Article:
Maintaining Power: How to Check Your Car Battery
It goes without saying that your car battery is one of the most crucial elements that keeps your car going, day in and day out. However, it's also one of those elements that is so easily overlooked -- out of sight, out of mind, right?
Only when your car starts to play up does the health and car battery life of your vehicle come to mind. But by then, it could be too late and your battery might need to be replaced.
Regular battery checkups and testing can help you keep your car's heartbeat strong. We've put together this blog to help you recognize the top car battery warning signs and how to test a car battery yourself, so read on for more...
How Does a Car Battery Operate?
First thing's first, you want to understand exactly how your car battery works, before you learn how to maintain it. There is a myriad of functions that simultaneously take place as soon as you fire up the ignition. But when it comes to your car battery, it will start to lose voltage right away.
This is because your car battery focuses most of its energy on switching on the starter motor. Once your vehicle is idling, the alternator kicks in to charge the battery. Basically, your car battery drains each time you start and drive your vehicle -- this is why your vehicle's alternator is so important.
Other than firing up the starter motor, your battery also powers other crucial functions. Such as, powering the ring gear on the flywheel, which helps to turn the engine at speed. This allows fuel and air to pump into the engine cylinders, ultimately powering your vehicle.
So, what is the average life span of a car battery? For most vehicles, it's between 4-6 years. However, the average car battery life varies based on a number of factors. This includes weather conditions, vehicle age and type, and how you drive your car.
A great way to extend your car battery lifespan is with regular maintenance and testing.
The Top Signs That Your Car Battery Is Failing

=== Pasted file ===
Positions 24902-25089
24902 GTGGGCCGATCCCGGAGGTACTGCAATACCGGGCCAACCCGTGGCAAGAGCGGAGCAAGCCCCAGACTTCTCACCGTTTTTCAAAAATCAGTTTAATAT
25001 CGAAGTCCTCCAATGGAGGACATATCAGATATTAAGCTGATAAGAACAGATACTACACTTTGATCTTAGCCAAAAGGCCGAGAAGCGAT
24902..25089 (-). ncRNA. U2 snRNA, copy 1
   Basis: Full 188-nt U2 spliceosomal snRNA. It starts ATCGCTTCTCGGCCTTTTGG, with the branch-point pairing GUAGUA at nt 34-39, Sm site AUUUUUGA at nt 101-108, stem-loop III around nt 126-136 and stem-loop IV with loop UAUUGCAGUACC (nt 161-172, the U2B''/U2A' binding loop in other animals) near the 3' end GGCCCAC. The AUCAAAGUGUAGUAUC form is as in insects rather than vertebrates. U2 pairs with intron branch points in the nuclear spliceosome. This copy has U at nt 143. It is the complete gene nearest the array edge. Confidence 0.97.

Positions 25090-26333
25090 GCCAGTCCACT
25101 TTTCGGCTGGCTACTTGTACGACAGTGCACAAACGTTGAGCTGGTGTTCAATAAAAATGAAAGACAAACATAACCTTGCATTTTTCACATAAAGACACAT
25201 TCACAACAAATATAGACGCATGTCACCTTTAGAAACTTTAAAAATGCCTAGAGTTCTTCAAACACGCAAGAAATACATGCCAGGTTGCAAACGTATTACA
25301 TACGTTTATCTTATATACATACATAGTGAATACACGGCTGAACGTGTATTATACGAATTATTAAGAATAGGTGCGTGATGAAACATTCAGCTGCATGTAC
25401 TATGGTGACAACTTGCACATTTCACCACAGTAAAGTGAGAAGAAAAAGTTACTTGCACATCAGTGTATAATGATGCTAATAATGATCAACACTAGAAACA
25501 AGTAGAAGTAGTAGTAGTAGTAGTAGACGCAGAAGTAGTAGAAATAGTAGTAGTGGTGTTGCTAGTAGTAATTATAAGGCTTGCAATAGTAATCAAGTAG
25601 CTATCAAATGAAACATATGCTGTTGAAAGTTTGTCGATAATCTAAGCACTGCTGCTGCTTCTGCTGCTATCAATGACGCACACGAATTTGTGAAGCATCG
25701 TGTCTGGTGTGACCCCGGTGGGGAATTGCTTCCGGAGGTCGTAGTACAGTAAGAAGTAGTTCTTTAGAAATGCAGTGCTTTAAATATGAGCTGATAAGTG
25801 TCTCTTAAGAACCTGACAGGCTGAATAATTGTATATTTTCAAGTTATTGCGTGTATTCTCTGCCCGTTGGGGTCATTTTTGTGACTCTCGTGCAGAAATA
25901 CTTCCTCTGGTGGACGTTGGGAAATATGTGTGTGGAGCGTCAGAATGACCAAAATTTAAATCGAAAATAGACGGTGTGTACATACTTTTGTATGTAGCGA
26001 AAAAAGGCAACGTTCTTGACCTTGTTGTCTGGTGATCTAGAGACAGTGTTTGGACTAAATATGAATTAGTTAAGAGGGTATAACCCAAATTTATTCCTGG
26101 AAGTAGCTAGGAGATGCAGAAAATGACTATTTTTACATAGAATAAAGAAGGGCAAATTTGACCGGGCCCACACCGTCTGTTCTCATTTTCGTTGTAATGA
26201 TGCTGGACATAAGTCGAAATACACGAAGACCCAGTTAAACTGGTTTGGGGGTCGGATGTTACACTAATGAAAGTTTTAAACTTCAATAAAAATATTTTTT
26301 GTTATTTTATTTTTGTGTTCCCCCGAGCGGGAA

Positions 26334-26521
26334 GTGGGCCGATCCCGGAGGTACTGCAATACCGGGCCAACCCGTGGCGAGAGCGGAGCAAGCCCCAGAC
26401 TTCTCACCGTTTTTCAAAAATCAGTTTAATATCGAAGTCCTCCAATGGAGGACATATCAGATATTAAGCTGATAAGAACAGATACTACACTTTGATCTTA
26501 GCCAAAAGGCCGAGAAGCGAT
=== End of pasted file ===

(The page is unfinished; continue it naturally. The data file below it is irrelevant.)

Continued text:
All is well in the world until you begin to notice a few niggly issues with your car. While it could be any number of general car maintenance problems, it's always wise to check out the health of your car battery, first. Here's how to tell if your car battery is bad or it's time for car battery replacement:
1. Consider the Age of Your Battery
No matter whether your car is brand new or second-hand, you should have a rough idea of how old the battery is. If it exceeds 6-7 years, your auto battery life is most likely to take a dive.
However, the rate at which it performs is dependent on a number of variables, as mentioned. Some car batteries can last for a decade without any major issues. This is why it's wise to know the obvious signs of when to replace a car battery.
2. How Often Your Car Is Used
You might have heard that idle cars depreciate far faster than cars that are driven often. This has to do with the battery life of a car. The less you drive your car, the more your battery is likely to fail. This is because your battery charges each time you drive it, as we outlined earlier.
So, if your car is sitting around, unused for long periods of time, this can affect the health and lifespan of your car. You may be wondering, how long does a car battery last without driving? The average time is just 2-3 weeks!
Bear in mind that battery function can also affect fuel economy and many other aspects of your vehicle's health.
3. A Delay in Engine Start
When you start your car, your engine should fire up right away. The longer your car takes to start means that it's the right time to change a car battery, or check it out at least.
Some other weak car battery symptoms to look out for include:
- An illuminated battery light on your dashboard that doesn't turn off
- Your headlights are dimmer than usual -- this is because your battery is low on power and cannot run electrical functions
- Your engine cranks very slowly when you turn the ignition
- You may need to pump the gas (accelerator pedal) in order to get your car started
- There is a clicking sound coming from the engine area, followed by stalling power or none at all
If you find your car battery overheating easily, this is another sign that something is wrong. If you're a novice when it comes to cars and how to change a car battery, you want to take it to an experienced mechanic right away.
Do It Yourself: How to Test a Car Battery